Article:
In February, Hollywood, Fla.-based custom center console builder Midnight Express began converting all its models from conventional lamination to resin…More...
Speed On The Water
Last week, I wrote a story for speedonthewater.com called, “Smaller Models Driving Skater Production”. In that article, Douglas Marine Skater founder Peter Hledin, a guy who throws on coveralls and works his company’s Douglas, Mich., plant every day said, “The smaller inboard [catamarans] seem to be making a comeback—we have three or four in production.”
Hledin went on to say that his 30- and 32-footer offerings were his hottest models at the moment.
That got me thinking: Are small high-performance catamarans in the 32-foot-and under range really making a comeback, or is that just a Skater thing?
Introduced at the Miami International Boat Show last year, the MV8 570 engine from Ilmor Marine will be in new high-performance powerboats by early to mid 2013. That’s the word from Paul Ray, the president of the Plymouth, Mich.-based engine company.
“We’ve talked to every high-performance boat builder who’s still in business, and there’s a lot of interest out there,” said Ray. “Some guys have said they will take them straight away, others will wait until they have a customer for them. It’s the same overseas—we have quite a lot of interest in the engine overseas.”
In conjunction with the Fort Lauderdale International Boat Show (FLIBS), West Marine announced last week that it will host an Open House Oct. 26-28 at the company’s flagship superstore, located at 2401 South Andrews Ave. in Fort Lauderdale, Fla. The impressive store will have door buster deals, the Raymarine Mobile Showroom, the newest high-tech electronics, refreshments, vendor demonstrations and more. Plus, customers can enter to win a $1,000 West Marine shopping spree.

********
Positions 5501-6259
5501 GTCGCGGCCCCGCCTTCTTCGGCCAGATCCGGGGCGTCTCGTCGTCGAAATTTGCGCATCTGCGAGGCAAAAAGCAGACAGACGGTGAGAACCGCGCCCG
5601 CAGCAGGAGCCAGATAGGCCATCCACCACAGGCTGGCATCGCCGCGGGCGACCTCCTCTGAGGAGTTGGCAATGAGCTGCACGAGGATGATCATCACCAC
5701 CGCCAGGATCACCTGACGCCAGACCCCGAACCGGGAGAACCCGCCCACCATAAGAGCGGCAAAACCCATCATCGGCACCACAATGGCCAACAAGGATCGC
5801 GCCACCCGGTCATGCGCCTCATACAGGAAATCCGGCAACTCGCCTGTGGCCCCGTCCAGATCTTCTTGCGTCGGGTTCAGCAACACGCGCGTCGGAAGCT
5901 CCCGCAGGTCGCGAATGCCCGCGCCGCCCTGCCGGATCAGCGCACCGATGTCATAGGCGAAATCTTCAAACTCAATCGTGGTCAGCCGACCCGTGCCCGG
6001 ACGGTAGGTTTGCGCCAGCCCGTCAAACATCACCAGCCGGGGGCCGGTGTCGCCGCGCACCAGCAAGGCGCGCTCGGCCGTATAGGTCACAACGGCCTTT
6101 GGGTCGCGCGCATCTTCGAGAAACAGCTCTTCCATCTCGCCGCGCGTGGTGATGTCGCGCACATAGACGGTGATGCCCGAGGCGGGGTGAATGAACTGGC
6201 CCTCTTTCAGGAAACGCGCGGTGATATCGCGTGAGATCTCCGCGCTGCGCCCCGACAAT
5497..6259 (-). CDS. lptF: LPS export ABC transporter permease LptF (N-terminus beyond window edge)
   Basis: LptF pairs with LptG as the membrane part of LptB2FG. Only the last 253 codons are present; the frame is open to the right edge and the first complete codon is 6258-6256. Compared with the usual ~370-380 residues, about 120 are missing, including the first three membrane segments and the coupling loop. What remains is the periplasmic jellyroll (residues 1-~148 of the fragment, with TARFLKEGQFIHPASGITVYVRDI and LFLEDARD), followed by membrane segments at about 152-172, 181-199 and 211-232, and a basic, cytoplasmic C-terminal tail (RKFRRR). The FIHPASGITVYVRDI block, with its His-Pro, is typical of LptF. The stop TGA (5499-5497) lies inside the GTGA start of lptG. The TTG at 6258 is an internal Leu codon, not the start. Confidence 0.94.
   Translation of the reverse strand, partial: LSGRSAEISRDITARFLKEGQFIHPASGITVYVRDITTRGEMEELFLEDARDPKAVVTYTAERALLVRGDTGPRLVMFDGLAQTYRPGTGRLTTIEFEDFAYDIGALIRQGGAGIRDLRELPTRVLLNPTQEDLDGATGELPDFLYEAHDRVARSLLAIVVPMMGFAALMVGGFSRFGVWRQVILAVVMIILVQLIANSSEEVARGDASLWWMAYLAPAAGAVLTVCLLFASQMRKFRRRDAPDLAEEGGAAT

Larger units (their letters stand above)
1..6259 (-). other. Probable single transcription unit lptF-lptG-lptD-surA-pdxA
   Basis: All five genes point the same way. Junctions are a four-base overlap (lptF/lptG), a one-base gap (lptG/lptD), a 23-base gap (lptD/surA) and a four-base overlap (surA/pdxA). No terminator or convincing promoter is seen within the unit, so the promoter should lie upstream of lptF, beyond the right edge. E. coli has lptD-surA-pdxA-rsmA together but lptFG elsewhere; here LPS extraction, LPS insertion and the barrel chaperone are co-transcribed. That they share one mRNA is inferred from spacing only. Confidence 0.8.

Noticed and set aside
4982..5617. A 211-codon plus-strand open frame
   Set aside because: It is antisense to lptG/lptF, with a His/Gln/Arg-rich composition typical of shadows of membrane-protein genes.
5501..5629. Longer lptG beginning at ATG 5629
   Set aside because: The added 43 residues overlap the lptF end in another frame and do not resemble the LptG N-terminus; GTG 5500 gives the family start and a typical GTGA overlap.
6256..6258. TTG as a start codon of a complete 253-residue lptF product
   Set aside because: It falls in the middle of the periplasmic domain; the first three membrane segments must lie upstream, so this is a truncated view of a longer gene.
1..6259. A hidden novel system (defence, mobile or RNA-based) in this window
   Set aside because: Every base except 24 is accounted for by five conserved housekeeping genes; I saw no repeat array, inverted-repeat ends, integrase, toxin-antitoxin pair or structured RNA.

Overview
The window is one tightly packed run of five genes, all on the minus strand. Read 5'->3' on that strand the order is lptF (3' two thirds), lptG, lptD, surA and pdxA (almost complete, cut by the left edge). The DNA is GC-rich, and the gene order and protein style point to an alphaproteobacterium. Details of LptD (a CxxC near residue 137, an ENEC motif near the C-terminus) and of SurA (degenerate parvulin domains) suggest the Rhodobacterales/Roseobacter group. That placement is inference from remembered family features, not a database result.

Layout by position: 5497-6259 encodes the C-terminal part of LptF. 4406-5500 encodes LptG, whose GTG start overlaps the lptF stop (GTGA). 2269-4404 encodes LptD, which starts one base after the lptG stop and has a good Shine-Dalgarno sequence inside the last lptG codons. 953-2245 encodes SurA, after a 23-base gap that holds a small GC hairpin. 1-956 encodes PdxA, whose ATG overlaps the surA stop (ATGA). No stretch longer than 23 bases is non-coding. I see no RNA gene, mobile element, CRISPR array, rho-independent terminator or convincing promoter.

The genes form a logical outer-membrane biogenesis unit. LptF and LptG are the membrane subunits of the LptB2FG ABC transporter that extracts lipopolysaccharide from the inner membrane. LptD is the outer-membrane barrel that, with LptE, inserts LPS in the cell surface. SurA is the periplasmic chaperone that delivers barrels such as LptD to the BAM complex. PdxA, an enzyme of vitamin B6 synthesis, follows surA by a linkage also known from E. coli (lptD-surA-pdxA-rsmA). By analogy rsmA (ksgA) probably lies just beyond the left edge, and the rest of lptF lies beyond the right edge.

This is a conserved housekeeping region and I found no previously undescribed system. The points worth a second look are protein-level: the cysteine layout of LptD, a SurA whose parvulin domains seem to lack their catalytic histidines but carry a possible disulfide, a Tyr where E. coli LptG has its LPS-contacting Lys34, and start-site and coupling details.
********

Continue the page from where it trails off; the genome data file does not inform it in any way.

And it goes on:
Tony Ludovico will be on deck on Friday and Saturday from noon to 2 p.m. displaying his work and signing autographs (the first 50 people each day will get a free signed print).Celebrated underwater photographer
“We are very pleased to have our first Open House during the Fort Lauderdale International Boat Show,” said Demi Warner, general manager of the store. “Since our opening last December, we have been a witness to the excitement of the boating community and are pleased to be a part of the celebration.”
Close racing is good racing, and offshore powerboat racing is no exception. Except in offshore racing, rubbing definitely isn’t racing. Fiberglass-to-fiberglass contact in machines that weigh tons and run more than 100 mph in ever-changing water is a recipe for disaster.
So how close is too close? Simple—too close means contact. The rest is just, well, close.
This image by sharpshooting photographer Tim Sharkey from the Offshore Powerboat Association World Championships last weekend in Jupiter, Fla., of the Super Cat Light class battle between Amsoil and Phoenixparts.com shows just how close that close can be. It’s hard to know where one Skater catamaran starts and the other ends.
From Sharkey’s angle with the silver boat in the foreground it looks like Amsoil—the high-performance synthetic lubricant company was title sponsor for the 2012 OPA Offshore Powerboat Series—has a sponson tip on Phoenixparts.com. Or does it? Either way, this spectacular image defines deck-to-deck racing.
Editor's Note: Image of the Week, Part II: Down the Tunnel in Jupiter, will go live on Friday, October 25.